IA One made its mark by trying something different, by appealing to the intelligence of the audience rather than their herd instinct for more of the same in cop and gangster movies. IA Two returned to a more main stream approach, and strove for quality. Both met with tremendous success. Personally, I prefer Two, which is the more entertaining of the two, but I do respect One for its achievement. IA Three, however, to a certain extent runs out of steam.
To begin with, IA Three was attempted with respectable ambitions and noble goals. At the end of IA One, the death of good guy Chan Wing-yan (`Yan') and the prospering of bad guy Lau Kin-ming (`Ming') caused a few raised eyebrows in the Hong Kong audience. And it was a lot more than raised eyebrows in the Mainland China movie censors, to the extent that an alternative ending had to be devised for Mainland screening. However, Andy Lau (who played Ming) explained in a radio interview that this apparent lacking in poetic justice was only in the middle of a story, and if we saw Ming struggling a little with his conscience in IA One, we ain't seen nothing yet.
IA Three purports to demonstrate exactly that. Flashbacks showed that Yan, during the few months leading to his death, was in a happy frame of mind, seeing that his 9 years of agony as a undercover agent is coming to an end. While unable to foresee his own death, Yan saw himself moving towards heaven. The polarised contrast is Ming, during the 10 months after Yan's death, is moving through purgatory, with hell as the final destination.
Had the movie makers concentrated on this character study, we would have seen a more coherently focused movie that has character. However, there is also the commercial aspect to be considered. As a result, two characters are introduced, together with elements of suspense that end in a lame anticlimax. Leon Lai and Daoming Chan are guaranteed box office draws in Hong Kong and the Mainland respectively and, yes, they are cool. But if style and form are what I'm after, I'll watch Johnny To's The Mission (1999) any day. All the aura of mystery created around these two characters end up in being much ado about nothing.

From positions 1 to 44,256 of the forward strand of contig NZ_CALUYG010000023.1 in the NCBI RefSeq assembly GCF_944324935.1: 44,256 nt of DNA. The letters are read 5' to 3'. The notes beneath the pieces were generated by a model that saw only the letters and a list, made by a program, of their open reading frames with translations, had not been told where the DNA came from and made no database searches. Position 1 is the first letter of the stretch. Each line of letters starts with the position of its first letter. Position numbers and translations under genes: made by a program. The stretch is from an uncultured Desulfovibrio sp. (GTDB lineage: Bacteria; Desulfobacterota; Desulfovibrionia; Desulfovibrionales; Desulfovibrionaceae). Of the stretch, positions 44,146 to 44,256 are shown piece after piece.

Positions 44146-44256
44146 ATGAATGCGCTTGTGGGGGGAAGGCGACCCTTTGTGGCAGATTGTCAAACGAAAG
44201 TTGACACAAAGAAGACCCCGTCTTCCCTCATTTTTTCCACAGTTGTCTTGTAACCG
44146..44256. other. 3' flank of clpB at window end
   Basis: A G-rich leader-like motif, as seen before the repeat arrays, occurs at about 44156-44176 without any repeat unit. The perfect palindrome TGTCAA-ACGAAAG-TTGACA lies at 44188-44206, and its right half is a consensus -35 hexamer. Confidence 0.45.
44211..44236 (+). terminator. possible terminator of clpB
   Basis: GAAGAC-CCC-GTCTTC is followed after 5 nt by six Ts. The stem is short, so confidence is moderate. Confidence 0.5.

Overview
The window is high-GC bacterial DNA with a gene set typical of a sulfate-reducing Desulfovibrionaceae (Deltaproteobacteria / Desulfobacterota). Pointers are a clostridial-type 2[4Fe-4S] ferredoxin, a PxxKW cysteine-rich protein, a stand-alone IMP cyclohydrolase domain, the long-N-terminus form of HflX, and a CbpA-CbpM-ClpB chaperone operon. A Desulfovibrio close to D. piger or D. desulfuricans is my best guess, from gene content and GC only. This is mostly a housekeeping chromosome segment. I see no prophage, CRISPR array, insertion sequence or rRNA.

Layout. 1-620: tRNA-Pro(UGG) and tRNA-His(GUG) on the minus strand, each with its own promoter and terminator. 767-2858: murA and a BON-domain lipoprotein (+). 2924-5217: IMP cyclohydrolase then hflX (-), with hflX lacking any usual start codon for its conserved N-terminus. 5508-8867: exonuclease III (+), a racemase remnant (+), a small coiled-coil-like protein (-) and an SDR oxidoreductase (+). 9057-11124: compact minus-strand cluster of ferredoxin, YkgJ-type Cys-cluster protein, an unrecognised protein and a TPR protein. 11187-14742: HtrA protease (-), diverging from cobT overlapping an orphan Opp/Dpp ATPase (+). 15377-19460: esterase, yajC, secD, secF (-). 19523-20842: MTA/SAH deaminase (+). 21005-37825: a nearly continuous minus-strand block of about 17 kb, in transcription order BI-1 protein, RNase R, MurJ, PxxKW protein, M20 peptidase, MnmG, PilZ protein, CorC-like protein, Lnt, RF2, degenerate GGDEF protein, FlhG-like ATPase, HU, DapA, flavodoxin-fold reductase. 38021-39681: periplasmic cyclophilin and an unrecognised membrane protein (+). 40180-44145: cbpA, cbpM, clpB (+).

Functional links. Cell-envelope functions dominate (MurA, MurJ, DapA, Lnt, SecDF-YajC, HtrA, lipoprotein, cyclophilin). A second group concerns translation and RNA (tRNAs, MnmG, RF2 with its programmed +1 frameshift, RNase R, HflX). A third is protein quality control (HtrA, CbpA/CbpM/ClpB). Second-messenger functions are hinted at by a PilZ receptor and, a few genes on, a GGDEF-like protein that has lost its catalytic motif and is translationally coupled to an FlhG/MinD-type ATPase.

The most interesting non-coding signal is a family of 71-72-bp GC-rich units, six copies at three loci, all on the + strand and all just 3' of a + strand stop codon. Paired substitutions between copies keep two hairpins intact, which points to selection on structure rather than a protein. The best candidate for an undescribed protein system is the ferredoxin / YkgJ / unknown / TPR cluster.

The beauty of the structure of IA Three's plot is somewhat ironic. When you see a plot which at the end has everything beautifully explained and loose ends neatly tied up (which unfortunately is quite rare), you applaud it as an excellent plot. IA Three however scales a height beyond, with a plot that does not require explaining, because in the infernal that Ming is going through in his mind, past and present, as well as reality and hallucination, are just a little blurred. Neat, isn't it?
IA Three is not such a terrible movie. However, if I were to join the most popular game in Hong Kong currently, of ranking the three Infernal Affairs, I would go Two, One and Three.
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